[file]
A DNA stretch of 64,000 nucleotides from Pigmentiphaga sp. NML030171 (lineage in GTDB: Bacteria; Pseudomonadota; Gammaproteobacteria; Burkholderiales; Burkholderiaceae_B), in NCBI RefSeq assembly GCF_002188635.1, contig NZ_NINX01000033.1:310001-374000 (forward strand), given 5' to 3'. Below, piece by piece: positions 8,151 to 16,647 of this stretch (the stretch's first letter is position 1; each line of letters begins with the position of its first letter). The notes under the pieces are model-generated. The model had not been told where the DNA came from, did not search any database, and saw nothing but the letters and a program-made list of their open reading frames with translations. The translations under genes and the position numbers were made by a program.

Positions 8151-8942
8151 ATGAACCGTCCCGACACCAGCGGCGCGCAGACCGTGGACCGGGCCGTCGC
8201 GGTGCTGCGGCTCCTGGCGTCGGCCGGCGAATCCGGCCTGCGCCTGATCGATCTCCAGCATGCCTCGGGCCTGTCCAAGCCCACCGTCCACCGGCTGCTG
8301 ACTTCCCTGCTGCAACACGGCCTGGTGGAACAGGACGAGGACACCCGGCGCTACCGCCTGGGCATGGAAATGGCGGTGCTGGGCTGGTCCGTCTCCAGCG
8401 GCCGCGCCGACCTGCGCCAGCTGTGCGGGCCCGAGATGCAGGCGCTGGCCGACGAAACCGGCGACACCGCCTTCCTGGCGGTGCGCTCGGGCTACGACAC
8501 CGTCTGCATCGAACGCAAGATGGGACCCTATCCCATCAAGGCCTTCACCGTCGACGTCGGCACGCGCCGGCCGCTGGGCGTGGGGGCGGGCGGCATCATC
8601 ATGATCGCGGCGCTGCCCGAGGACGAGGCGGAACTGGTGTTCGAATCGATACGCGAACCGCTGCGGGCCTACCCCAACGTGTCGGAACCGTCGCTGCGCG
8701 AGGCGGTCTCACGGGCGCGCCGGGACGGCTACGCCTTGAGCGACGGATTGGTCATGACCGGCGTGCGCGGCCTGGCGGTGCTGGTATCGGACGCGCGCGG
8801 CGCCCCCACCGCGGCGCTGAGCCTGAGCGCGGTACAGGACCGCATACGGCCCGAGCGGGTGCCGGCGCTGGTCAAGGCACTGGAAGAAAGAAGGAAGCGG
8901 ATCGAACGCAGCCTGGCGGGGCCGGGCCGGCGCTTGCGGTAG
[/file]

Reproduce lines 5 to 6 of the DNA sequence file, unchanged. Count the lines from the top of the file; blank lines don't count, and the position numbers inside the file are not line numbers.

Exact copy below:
8301 ACTTCCCTGCTGCAACACGGCCTGGTGGAACAGGACGAGGACACCCGGCGCTACCGCCTGGGCATGGAAATGGCGGTGCTGGGCTGGTCCGTCTCCAGCG
8401 GCCGCGCCGACCTGCGCCAGCTGTGCGGGCCCGAGATGCAGGCGCTGGCCGACGAAACCGGCGACACCGCCTTCCTGGCGGTGCGCTCGGGCTACGACAC